The book of Hebrews points all of us to a great cloud of witnesses that have come before us. The author tells us that these great patriarchs and prophets were commended for having faith, “the confidence in what we hope for and assurance about what we do not see.” They are the cloud of witnesses that have gone before, and they show us the way of faith. The Bible preserves their stories to guide us in our life of faith, too.
What’s it take to be a hero of the faith? We all know the great people in the Bible. Abraham, Isaac, Jacob, Joseph, Moses, Gideon and the rest. There are too many for us to list in the article. They’re the ones who forged a path, who followed God’s call, and became examples for the rest of us. So, what’s it take to be a hero of the faith? Let’s look at a few of their stories to help us answer that question.
Abraham’s story starts in Genesis 12, back when he was named Abram. God appears to him out of nowhere, and he says, “Go from your country, your people and your father’s household to the land I will show you. I will make you into a great nation, and I will bless you; I will make your name great, and you will be a blessing. I will bless those who bless you, and whoever curses you I will curse; and all peoples on earth will be blessed through you.”
So, Abraham leaves. He leaves everything he knew, his family, his people, his life. He goes to the promised land. What faith. What trust. If only Abram trusted as much as it seems. He followed God’s instructions, but he didn’t believe that God would protect him. The very next section, Abram goes with his wife, Sarai, to Egypt. He tells her to pretend that she’s his sister, and Pharaoh marries Sarai. Abram was so scared that he let his wife get married to another man to save his skin. Maybe Abram wasn’t a hero. Maybe he was a regular guy.
What about Jacob? He was the father of the 12 tribes of Israel, the son of Isaac and brother to Esau. He carried Abraham’s promise to the next generation. Jacob is most famous for the vision he had in the place that would become Bethel. In his vision, he saw a ladder that reached up to heaven, and he saw angels descending and ascending from it. At the top, the Lord said,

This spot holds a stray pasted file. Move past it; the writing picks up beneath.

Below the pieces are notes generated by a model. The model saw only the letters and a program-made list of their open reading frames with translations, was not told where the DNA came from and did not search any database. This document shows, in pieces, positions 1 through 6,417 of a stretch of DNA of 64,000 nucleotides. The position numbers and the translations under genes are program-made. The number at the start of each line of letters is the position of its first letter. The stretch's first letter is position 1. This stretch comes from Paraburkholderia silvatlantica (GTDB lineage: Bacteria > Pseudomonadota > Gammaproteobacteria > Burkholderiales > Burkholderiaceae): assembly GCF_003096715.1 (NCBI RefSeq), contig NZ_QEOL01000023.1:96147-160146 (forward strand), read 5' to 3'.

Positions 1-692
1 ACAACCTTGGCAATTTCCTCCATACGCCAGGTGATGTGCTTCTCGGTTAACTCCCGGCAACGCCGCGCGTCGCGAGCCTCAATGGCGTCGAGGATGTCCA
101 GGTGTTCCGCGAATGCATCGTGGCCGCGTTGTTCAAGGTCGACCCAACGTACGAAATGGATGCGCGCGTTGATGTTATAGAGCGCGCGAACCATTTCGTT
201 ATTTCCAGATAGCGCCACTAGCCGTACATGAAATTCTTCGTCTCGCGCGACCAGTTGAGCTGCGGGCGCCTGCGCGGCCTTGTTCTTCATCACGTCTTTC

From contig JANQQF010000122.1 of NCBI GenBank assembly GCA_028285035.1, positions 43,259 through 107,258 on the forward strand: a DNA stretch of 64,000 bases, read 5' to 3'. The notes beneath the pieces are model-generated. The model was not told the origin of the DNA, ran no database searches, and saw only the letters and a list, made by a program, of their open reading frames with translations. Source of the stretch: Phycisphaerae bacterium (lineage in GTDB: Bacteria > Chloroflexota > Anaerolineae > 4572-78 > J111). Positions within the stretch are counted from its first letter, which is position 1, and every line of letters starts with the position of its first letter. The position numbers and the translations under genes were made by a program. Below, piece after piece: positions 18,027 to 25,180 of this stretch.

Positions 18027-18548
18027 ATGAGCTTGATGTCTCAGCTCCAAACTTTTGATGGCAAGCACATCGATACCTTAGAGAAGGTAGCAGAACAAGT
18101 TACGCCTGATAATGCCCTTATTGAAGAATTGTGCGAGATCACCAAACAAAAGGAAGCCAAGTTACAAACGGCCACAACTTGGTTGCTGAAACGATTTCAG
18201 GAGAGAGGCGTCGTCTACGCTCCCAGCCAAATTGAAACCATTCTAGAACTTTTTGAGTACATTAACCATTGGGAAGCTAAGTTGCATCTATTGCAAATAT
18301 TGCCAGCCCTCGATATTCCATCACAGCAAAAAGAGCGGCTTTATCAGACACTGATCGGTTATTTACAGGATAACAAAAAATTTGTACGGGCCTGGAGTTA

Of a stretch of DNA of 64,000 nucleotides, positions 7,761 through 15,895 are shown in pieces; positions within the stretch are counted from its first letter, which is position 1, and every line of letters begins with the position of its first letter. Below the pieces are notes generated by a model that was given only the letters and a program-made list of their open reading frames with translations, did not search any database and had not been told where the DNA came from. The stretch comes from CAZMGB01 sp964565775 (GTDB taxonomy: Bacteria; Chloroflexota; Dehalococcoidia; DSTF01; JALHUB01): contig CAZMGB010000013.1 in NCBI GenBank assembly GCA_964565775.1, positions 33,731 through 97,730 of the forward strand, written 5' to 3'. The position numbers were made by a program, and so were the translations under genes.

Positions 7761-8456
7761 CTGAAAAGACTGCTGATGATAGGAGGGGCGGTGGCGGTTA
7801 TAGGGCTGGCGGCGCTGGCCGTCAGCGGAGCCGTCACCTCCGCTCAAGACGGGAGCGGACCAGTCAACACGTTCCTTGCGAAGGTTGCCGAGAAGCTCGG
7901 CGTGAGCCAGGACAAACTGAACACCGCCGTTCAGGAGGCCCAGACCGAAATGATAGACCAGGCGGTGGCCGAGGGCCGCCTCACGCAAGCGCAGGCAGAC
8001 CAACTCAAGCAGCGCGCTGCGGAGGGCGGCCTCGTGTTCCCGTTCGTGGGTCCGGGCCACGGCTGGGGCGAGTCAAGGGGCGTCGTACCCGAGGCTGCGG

“I am the Lord, the God of your father Abraham and the God of Isaac. I will give you and your descendants the land on which you are lying. Your descendants will be like the dust of the earth, and you will spread out to the west and to the east, to the north and to the south. All peoples on earth will be blessed through you and your offspring. I am with you and will watch over you wherever you go, and I will bring you back to this land. I will not leave you until I have done what I have promised you.”
What an amazing promise! And Jacob believed. But he wasn’t all faith. Jacob was tricky. When Isaac, his father, was about to die, he wanted to give Esau a blessing. He sent Esau out hunting to find his favorite food. While Esau was out, Jacob pretended to be Esau to trick his blind father. He took Isaac’s blessing and ran away from Esau. Maybe Jacob wasn’t a great man of faith. Maybe he was just like the rest of us.
What about Moses? Surely Moses was a great man of faith. He went up to the Pharaoh, king of Egypt, with just a staff and demanded that Pharaoh let God’s people go. He performed miracles with that staff. He turned the Nile to blood. He sent terrible plagues, one after other, to scare Pharaoh into freeing God’s people. And Moses kept everyone strong until the night of the Passover, when Pharaoh finally let them go free. But Moses wasn’t done. He led a rebellious people through 40 years in the wilderness until they came to the promised land.